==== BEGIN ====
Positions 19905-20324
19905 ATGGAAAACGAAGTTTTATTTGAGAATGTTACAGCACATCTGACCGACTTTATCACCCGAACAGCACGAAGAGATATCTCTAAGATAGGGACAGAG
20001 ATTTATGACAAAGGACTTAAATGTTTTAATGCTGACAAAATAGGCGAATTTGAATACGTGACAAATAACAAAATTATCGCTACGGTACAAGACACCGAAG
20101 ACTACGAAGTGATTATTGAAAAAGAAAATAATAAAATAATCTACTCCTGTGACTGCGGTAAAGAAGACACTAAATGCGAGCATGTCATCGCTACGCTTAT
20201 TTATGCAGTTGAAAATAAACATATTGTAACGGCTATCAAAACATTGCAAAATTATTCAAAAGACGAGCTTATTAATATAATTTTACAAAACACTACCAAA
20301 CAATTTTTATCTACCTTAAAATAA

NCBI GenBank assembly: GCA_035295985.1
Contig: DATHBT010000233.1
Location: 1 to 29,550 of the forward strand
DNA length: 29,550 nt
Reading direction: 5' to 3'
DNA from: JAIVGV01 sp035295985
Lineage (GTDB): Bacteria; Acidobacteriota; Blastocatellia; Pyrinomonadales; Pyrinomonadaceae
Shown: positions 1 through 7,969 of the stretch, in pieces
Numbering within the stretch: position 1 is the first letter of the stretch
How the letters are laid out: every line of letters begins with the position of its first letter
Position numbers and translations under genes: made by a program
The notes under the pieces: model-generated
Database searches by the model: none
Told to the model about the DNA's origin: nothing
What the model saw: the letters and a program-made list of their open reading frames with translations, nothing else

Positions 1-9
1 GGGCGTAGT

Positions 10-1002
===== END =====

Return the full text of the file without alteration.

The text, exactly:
Positions 19905-20324
19905 ATGGAAAACGAAGTTTTATTTGAGAATGTTACAGCACATCTGACCGACTTTATCACCCGAACAGCACGAAGAGATATCTCTAAGATAGGGACAGAG
20001 ATTTATGACAAAGGACTTAAATGTTTTAATGCTGACAAAATAGGCGAATTTGAATACGTGACAAATAACAAAATTATCGCTACGGTACAAGACACCGAAG
20101 ACTACGAAGTGATTATTGAAAAAGAAAATAATAAAATAATCTACTCCTGTGACTGCGGTAAAGAAGACACTAAATGCGAGCATGTCATCGCTACGCTTAT
20201 TTATGCAGTTGAAAATAAACATATTGTAACGGCTATCAAAACATTGCAAAATTATTCAAAAGACGAGCTTATTAATATAATTTTACAAAACACTACCAAA
20301 CAATTTTTATCTACCTTAAAATAA

NCBI GenBank assembly: GCA_035295985.1
Contig: DATHBT010000233.1
Location: 1 to 29,550 of the forward strand
DNA length: 29,550 nt
Reading direction: 5' to 3'
DNA from: JAIVGV01 sp035295985
Lineage (GTDB): Bacteria; Acidobacteriota; Blastocatellia; Pyrinomonadales; Pyrinomonadaceae
Shown: positions 1 through 7,969 of the stretch, in pieces
Numbering within the stretch: position 1 is the first letter of the stretch
How the letters are laid out: every line of letters begins with the position of its first letter
Position numbers and translations under genes: made by a program
The notes under the pieces: model-generated
Database searches by the model: none
Told to the model about the DNA's origin: nothing
What the model saw: the letters and a program-made list of their open reading frames with translations, nothing else

Positions 1-9
1 GGGCGTAGT

Positions 10-1002